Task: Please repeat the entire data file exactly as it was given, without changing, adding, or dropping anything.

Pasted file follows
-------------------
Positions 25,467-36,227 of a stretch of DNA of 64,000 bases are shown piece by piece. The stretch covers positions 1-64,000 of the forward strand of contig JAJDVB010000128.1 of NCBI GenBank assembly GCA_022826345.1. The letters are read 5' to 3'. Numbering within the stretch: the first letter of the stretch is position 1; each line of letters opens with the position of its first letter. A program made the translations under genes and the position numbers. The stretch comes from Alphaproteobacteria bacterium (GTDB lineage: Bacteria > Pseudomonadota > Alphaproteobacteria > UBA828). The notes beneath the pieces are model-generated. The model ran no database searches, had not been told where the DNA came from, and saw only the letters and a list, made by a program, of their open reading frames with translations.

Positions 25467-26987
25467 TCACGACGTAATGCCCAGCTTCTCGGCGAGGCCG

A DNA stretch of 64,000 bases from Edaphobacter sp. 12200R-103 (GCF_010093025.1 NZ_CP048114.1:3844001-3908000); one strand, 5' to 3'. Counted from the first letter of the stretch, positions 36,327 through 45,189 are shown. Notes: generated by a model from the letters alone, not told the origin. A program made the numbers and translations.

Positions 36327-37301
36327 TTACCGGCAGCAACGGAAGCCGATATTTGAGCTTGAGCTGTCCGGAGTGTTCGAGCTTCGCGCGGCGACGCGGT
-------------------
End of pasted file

Positions 25,467-36,227 of a stretch of DNA of 64,000 bases are shown piece by piece. The stretch covers positions 1-64,000 of the forward strand of contig JAJDVB010000128.1 of NCBI GenBank assembly GCA_022826345.1. The letters are read 5' to 3'. Numbering within the stretch: the first letter of the stretch is position 1; each line of letters opens with the position of its first letter. A program made the translations under genes and the position numbers. The stretch comes from Alphaproteobacteria bacterium (GTDB lineage: Bacteria > Pseudomonadota > Alphaproteobacteria > UBA828). The notes beneath the pieces are model-generated. The model ran no database searches, had not been told where the DNA came from, and saw only the letters and a list, made by a program, of their open reading frames with translations.

Positions 25467-26987
25467 TCACGACGTAATGCCCAGCTTCTCGGCGAGGCCG

A DNA stretch of 64,000 bases from Edaphobacter sp. 12200R-103 (GCF_010093025.1 NZ_CP048114.1:3844001-3908000); one strand, 5' to 3'. Counted from the first letter of the stretch, positions 36,327 through 45,189 are shown. Notes: generated by a model from the letters alone, not told the origin. A program made the numbers and translations.

Positions 36327-37301
36327 TTACCGGCAGCAACGGAAGCCGATATTTGAGCTTGAGCTGTCCGGAGTGTTCGAGCTTCGCGCGGCGACGCGGT